The 32-year-old has regularly struggled to settle at a team and is now at the 11th club of his career having joined Fiorentina from Sassuolo this summer.
But now one of the older players in the dressing room, Boateng has regrets from his younger days and feels he ‘didn’t treat football as a job’ when he was spending his money in England.
I’ll go back and say: I didn’t treat football as a job,’ he told La Repubblica.
‘I was an idiot. I had talent, but I trained the bare minimum, an hour on the field. I was the last to arrive and the first to leave. I’d be out with friends. I had money, I lived like a king. I’d never been to the gym. That changes your later career.
‘I bought three cars in one day when I was at Tottenham: a Lamborghini, a Hummer and a Cadillac. To the youngsters, I tell them: “You cannot buy happiness”.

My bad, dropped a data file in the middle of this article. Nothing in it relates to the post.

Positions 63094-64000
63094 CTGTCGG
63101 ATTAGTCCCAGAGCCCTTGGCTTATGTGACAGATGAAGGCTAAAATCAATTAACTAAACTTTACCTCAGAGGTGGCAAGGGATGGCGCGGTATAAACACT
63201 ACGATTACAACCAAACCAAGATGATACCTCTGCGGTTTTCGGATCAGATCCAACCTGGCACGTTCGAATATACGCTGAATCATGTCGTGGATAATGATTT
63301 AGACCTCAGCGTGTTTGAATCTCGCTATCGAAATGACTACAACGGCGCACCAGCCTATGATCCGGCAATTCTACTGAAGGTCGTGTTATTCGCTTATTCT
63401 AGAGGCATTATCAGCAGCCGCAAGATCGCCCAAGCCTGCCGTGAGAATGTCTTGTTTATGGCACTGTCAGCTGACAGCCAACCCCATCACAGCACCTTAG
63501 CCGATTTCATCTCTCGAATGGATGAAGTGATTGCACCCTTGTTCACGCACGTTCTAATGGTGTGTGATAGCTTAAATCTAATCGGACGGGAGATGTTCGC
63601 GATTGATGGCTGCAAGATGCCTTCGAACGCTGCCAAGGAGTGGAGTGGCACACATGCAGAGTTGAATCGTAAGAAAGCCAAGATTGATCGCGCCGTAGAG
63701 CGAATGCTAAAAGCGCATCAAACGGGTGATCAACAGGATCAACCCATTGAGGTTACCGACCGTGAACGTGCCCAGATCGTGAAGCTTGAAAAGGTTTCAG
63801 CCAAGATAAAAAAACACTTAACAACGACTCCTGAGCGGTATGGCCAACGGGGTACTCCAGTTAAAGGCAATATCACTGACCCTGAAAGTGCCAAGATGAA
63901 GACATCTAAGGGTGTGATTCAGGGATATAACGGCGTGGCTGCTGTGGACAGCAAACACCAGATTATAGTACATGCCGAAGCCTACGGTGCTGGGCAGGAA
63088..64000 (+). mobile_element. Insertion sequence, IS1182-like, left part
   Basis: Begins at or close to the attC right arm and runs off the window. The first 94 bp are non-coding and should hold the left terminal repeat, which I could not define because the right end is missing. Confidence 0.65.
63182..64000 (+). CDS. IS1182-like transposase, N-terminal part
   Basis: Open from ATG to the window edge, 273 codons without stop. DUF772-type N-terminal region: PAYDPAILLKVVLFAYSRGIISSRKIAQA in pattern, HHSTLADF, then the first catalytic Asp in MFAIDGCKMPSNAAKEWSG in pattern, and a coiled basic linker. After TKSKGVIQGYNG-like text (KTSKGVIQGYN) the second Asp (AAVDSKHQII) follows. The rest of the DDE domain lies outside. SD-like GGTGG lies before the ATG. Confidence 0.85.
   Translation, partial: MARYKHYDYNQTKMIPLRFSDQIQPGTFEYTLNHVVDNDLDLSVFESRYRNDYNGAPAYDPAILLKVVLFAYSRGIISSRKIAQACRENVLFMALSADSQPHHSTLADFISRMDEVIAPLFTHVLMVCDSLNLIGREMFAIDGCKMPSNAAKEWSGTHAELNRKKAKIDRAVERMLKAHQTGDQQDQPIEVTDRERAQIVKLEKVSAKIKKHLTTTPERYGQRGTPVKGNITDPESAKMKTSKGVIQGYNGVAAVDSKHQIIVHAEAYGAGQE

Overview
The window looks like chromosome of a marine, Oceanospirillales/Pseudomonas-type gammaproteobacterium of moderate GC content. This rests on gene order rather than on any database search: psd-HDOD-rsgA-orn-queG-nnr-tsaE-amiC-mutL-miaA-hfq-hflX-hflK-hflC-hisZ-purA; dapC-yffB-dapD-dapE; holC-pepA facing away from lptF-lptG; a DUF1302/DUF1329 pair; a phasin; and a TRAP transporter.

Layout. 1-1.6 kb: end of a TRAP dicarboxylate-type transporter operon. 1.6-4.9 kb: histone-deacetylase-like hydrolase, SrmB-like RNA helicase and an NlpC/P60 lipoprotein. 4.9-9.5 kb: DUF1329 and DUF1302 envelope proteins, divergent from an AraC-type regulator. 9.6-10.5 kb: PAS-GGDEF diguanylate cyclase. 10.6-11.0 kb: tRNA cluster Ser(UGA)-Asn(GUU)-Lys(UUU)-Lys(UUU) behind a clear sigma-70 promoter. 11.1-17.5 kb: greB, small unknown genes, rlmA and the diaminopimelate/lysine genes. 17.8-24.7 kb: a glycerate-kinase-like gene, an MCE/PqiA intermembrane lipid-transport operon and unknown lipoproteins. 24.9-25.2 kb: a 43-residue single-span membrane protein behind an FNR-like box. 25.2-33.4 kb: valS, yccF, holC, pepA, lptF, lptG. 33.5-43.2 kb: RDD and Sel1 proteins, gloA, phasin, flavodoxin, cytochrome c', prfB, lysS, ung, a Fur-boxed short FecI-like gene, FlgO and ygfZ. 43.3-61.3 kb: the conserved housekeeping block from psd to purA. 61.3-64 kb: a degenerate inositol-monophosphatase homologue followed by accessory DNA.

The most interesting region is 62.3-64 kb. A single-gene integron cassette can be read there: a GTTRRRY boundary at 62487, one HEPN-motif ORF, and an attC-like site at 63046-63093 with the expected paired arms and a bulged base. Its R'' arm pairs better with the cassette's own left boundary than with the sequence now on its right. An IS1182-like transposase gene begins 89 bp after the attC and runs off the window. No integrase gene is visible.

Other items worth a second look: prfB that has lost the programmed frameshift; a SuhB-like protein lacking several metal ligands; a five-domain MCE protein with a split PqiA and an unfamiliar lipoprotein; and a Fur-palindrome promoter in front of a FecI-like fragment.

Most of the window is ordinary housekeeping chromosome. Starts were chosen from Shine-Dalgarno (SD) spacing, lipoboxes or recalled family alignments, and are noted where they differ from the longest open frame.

‘I didn’t play, I had family problems, I was out of the squad. I was looking for happiness in material things: a car makes you happy for a week. I bought three to be happy for three weeks.’
Boateng’s journey hasn’t been the most straightforward, moving from club to club during a 15-year career to date and when at AC Milan, it took a very sour turn.
He was racially abused during a Milan friendly in 2013 against Pro Patria and he reacted by kicking the ball into the stands before walking off the pitch as his team-mates followed.
‘I also think of the three-year-old boy kicked in Cosenza for the colour of his skin. That was the incident that hurt me the most.
‘The chants at the stadium want to remind us when our grandparents were slaves. But those who make those chants, before being racist, are ignorant.
‘Ignorance must be abolished. At school, we must introduce an hour of integration: we must tell our children that we’re all the same. They’re our future.’